Our recent investigation into intensive poultry production made front page news in The Independent newspaper. Here our investigator gives a behind the scenes account of the investigation and what we uncovered.
Only when you go into a shed full of thousands of 'broiler' or meat chickens - and experience the ammonia stench of their faeces which will be left in the shed for the duration of their short lives, and the noise and confusion of those animals in that kind of environment, do you fully realise the intensive methods used to create cheap chicken meat.
Of the millions of chickens grown, reared and killed intensively in the UK, it is likely that each one of those birds has been 'evolved', bred and grown from 'parent stock' originating from one of just three multinational companies.
And it is the link between those companies and a typical UK intensive broiler chicken farm that we wanted to expose.
The first part of this investigation was to establish a link between the primary breeding company Aviagen - in the case of Uphampton Farm.
We were able to establish through Aviagen company promotional materials that this farm had in the past won a Flock Award in the "Small Bird" category.
To think that the birds seen there that had difficulty even walking are considered award-winning by the industry is beyond comprehension.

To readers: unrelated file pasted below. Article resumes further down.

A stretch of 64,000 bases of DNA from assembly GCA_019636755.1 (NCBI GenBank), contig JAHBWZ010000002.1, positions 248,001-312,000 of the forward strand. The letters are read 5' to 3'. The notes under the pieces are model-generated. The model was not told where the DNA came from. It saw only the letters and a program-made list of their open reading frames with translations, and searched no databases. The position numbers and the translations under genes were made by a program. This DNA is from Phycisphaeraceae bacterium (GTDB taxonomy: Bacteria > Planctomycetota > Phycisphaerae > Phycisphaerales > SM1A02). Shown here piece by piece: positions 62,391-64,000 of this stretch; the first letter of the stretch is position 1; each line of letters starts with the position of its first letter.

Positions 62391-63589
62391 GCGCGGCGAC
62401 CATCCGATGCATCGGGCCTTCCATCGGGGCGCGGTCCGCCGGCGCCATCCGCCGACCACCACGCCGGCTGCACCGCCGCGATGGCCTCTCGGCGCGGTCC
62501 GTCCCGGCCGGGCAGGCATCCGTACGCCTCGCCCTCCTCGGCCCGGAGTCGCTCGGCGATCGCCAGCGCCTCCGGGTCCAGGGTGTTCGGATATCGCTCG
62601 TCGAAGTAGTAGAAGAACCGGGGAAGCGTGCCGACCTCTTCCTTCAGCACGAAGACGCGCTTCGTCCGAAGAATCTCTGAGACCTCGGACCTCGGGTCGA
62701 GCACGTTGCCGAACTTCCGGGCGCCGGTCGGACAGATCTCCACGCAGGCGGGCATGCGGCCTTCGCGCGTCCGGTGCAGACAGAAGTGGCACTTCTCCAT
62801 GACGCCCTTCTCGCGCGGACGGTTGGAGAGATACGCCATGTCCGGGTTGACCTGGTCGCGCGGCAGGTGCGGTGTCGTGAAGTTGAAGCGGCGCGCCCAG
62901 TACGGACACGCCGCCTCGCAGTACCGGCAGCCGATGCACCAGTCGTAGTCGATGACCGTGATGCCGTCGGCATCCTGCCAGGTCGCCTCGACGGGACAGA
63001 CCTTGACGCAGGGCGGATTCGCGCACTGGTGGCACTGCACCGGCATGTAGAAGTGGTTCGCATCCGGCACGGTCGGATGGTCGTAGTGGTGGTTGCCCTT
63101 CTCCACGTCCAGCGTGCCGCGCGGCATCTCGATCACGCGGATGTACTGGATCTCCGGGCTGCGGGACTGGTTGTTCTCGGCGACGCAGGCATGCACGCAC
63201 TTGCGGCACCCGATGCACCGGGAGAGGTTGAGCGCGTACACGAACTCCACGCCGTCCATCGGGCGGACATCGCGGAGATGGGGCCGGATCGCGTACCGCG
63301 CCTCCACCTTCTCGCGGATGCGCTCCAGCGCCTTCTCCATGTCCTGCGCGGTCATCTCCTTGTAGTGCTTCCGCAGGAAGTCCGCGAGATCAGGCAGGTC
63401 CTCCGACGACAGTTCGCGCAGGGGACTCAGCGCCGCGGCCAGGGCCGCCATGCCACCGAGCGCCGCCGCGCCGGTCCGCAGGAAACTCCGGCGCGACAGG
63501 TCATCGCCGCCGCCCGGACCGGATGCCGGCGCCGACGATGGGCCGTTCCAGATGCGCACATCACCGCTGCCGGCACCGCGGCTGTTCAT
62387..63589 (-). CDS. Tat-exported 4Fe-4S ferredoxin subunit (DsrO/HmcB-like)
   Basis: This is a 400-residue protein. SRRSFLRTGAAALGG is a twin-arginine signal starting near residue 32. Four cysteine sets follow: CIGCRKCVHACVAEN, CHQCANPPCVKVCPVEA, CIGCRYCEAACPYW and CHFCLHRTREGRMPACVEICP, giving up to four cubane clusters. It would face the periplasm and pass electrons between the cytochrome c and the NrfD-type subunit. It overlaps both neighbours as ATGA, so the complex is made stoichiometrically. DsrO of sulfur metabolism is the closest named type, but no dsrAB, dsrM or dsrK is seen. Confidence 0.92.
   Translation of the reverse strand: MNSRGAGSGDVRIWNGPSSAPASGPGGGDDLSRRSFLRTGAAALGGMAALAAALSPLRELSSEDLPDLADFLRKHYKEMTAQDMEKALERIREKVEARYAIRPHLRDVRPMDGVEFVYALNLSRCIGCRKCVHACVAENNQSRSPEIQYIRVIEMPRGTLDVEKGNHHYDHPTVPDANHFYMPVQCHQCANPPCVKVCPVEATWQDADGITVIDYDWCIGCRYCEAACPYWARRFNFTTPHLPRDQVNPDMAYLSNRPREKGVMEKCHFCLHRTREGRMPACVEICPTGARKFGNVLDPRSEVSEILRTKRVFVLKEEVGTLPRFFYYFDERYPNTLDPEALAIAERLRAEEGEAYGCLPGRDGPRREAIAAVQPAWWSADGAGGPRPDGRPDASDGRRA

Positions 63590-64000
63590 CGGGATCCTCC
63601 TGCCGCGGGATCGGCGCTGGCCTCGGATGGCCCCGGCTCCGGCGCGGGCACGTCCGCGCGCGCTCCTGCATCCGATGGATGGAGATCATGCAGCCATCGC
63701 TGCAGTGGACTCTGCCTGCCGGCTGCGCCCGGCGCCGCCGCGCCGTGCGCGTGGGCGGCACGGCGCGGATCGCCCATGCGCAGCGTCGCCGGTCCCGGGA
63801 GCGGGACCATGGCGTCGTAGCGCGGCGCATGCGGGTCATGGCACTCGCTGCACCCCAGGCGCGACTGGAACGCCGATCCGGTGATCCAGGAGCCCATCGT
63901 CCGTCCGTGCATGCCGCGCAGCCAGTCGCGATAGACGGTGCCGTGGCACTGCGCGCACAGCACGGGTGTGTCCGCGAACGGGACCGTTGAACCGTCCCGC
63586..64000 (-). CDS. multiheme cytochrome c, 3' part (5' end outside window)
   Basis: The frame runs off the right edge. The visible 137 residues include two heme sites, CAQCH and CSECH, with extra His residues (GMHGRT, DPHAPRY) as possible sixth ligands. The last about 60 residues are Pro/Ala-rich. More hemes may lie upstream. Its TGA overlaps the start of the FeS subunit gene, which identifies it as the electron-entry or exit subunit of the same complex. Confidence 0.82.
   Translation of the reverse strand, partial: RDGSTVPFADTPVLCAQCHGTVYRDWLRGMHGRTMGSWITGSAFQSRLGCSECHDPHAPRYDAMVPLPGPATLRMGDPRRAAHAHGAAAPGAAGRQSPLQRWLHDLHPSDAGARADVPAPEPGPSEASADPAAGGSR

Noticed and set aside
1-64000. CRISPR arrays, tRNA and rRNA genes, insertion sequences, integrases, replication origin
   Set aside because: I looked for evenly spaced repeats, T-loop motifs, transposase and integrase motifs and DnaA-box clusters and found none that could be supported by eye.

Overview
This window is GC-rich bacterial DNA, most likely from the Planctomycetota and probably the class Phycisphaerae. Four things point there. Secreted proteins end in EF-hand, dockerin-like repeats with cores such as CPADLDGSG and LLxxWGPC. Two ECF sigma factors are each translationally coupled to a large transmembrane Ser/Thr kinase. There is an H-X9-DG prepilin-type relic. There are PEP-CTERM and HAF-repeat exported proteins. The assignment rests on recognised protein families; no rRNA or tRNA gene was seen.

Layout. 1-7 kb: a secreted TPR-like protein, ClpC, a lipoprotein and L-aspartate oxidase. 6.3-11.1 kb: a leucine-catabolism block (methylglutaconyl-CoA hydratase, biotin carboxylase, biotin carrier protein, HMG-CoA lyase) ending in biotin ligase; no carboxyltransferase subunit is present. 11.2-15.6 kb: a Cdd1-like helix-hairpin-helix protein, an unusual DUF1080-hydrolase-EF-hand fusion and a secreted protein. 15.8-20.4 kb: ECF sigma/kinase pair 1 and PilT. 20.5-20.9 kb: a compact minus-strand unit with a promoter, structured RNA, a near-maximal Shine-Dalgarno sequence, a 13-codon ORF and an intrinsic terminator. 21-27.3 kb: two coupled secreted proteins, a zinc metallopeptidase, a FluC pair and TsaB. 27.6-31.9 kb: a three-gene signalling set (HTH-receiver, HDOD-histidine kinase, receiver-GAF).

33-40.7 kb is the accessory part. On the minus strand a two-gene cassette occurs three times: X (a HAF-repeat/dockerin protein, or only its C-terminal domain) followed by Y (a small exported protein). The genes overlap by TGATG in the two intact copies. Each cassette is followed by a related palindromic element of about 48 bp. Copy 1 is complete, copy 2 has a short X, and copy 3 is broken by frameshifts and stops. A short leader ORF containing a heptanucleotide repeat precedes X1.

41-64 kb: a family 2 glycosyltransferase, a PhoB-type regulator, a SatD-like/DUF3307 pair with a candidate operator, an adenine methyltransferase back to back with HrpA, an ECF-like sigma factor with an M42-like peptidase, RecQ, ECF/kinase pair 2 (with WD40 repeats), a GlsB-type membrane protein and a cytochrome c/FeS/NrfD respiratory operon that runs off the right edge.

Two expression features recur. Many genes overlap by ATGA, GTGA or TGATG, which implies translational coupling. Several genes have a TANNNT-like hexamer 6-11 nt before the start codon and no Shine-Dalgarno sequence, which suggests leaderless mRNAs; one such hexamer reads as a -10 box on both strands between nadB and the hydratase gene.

To get footage at the locations in question it was necessary to observe full bio-security measures. Disposable overalls and boot covers were used for each farm visit, and we used any foot dips on site.
On our first visit to Uphampton Farm the birds were between seven to ten days old. Chicks really, yellow in colour and just starting to show proper feather growth on their wings. Cute to look at, but shocking to see. As is typical, many of the young birds do not even make it to a few days old.
Outside the unit we were able to take footage of dustbins full of dead chicks, kept next to an incinerator, presumably to be burnt and destroyed in the near future.
Returning to the site 22 days later it was obvious how much quick growth the birds have endured. The chickens are now white in colour with full feather coverage. The unit looks crowded, and the shed is a mass of white.
Many of the birds seem to have developed walking and leg disorders. Many of the birds 'rear-ends' are now bald. We saw dead birds in the shed, which will presumably be picked up when staff conduct inspections of the sheds.
For the millions of chickens farmed in the UK - there is a 'production process' - a 'growing cycle' in which the birds are treated as 'units'.
The individual birds - the life of 'that chicken' - its natural behaviour and quality of life, has been sacrificed. The reality of chicken production is so far from the image of birds wandering around a farmyard. It's now just about creating the optimum amount of cheap meat in the quickest amount of time.
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